By Connor Lynch
FINCH — Vincent Hanninan, who found six coyote carcasses on one of his fields, is one the latest area-farmers frustrated by negligent hunters.
The Finch-area beef farmer runs a small cow-calf operation along 80 contiguous acres between Winchester and Cornwall. On Feb. 17, when he drove out to check on his 13-head beef herd, he found six coyote carcasses, four of them skinned, dumped over the fence on his property.
It’s not the first time that’s happened. Hanninan has heard of another farmer who found 15 carcasses dumped on his property.
The 65-year-old farmer contacted the Ministry of Natural Resources, and was told that since the animals were on his property, it was his responsibility to clean them up. Fortunately for Hanninan, a hunter in the area offered to get rid of them for him.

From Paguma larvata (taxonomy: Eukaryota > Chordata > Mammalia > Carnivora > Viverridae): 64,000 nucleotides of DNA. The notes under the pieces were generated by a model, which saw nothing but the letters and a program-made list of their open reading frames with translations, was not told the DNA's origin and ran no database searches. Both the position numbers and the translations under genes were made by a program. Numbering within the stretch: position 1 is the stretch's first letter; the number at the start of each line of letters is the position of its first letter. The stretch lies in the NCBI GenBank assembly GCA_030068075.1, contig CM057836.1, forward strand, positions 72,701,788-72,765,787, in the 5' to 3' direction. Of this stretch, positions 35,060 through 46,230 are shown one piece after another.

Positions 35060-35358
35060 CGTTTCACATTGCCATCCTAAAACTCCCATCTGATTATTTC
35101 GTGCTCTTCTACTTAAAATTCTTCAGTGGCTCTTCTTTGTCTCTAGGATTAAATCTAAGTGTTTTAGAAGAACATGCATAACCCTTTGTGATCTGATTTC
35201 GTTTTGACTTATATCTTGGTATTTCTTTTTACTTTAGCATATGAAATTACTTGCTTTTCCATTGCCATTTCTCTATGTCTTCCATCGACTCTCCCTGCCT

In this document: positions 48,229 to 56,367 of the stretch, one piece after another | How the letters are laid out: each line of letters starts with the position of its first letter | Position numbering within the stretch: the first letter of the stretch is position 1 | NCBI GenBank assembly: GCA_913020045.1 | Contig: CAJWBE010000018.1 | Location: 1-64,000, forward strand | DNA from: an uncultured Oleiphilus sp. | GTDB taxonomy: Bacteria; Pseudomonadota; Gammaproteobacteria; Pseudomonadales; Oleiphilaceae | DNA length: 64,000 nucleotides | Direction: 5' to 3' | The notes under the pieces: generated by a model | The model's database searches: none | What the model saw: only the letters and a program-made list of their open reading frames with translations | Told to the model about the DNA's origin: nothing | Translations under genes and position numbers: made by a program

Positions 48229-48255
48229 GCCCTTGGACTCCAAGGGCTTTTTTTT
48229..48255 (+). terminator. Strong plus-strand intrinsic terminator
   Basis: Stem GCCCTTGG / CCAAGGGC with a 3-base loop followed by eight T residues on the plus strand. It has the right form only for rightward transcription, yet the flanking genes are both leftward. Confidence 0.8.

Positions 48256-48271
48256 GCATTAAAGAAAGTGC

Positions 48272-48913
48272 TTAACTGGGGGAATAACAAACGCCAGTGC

OMAFRA deadstock rules would’ve given Hanninan 48 hours to dispose of a dead calf on his property.
Local goat farmer Theresa Bergeron, who keeps a small herd of especially woolly Angora goats along the main drag of South Mountain, has had her own run-ins. About five years ago, hunters let loose some dogs on her property, she said.
“They have hound dogs, put GPS collars on them and let them run free all over people’s private property,” said Bergeron. The hunters waited on roadways for their animals to flush out a coyote they could shoot, she said. It’s illegal in Ontario to fire a gun from a roadway. Since Bergeron got a pair of Great Pyrenees guard dogs, she no longer has a problem with coyotes or hunting dogs, she said.
Said Bergeron: “Unless you’re there to see them and catch it, nothing happens. These people know they’re breaking the law, but if they don’t get caught, they don’t care.”